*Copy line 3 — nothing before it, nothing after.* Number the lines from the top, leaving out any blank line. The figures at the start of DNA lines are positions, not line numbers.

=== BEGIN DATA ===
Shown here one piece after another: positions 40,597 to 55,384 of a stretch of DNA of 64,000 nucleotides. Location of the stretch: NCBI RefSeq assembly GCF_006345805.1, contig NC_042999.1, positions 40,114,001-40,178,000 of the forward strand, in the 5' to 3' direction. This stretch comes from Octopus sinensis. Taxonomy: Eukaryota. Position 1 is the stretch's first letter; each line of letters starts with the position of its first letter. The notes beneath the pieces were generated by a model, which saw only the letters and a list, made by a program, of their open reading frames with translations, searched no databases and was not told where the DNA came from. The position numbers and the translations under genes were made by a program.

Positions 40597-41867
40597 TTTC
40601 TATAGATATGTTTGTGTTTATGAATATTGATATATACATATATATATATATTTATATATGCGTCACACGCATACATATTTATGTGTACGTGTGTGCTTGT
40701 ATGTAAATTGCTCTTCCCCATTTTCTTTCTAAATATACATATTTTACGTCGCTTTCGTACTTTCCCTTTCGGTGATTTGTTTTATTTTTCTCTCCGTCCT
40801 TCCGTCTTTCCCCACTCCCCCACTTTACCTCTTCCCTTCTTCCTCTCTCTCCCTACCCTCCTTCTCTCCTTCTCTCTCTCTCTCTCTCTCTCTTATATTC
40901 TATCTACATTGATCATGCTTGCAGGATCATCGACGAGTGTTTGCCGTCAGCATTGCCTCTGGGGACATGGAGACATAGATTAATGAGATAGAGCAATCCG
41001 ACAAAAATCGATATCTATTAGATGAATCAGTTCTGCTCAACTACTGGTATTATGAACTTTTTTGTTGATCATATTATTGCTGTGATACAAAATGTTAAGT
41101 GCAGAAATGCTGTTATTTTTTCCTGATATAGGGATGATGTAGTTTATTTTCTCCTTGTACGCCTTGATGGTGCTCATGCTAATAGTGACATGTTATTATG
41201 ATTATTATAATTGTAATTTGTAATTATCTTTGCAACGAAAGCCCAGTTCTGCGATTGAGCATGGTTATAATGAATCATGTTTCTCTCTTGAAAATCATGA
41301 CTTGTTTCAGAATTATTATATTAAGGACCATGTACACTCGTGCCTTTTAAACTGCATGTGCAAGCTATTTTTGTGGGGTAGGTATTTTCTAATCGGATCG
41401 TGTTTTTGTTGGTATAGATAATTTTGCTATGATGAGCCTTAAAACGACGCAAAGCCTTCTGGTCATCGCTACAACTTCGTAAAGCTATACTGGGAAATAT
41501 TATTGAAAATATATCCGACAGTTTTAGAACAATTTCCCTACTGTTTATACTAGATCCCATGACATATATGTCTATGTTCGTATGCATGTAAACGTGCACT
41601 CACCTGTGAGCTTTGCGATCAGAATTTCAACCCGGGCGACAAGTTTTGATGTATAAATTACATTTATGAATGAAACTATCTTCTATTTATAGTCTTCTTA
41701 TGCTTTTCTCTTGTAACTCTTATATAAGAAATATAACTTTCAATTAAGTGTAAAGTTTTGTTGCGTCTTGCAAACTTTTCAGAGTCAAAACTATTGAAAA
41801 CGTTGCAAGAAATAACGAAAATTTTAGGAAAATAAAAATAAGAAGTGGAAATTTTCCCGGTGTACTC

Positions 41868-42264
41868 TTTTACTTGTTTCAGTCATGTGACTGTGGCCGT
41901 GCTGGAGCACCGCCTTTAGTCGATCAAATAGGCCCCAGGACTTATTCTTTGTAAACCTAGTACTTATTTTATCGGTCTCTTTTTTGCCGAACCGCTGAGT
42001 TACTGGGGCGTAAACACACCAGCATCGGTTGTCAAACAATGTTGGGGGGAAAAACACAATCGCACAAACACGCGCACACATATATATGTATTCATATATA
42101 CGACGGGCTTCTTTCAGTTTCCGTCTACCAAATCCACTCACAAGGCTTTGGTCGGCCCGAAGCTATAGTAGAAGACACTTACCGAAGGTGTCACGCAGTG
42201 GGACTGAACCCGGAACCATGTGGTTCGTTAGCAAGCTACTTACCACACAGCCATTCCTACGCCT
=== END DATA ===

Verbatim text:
40597 TTTC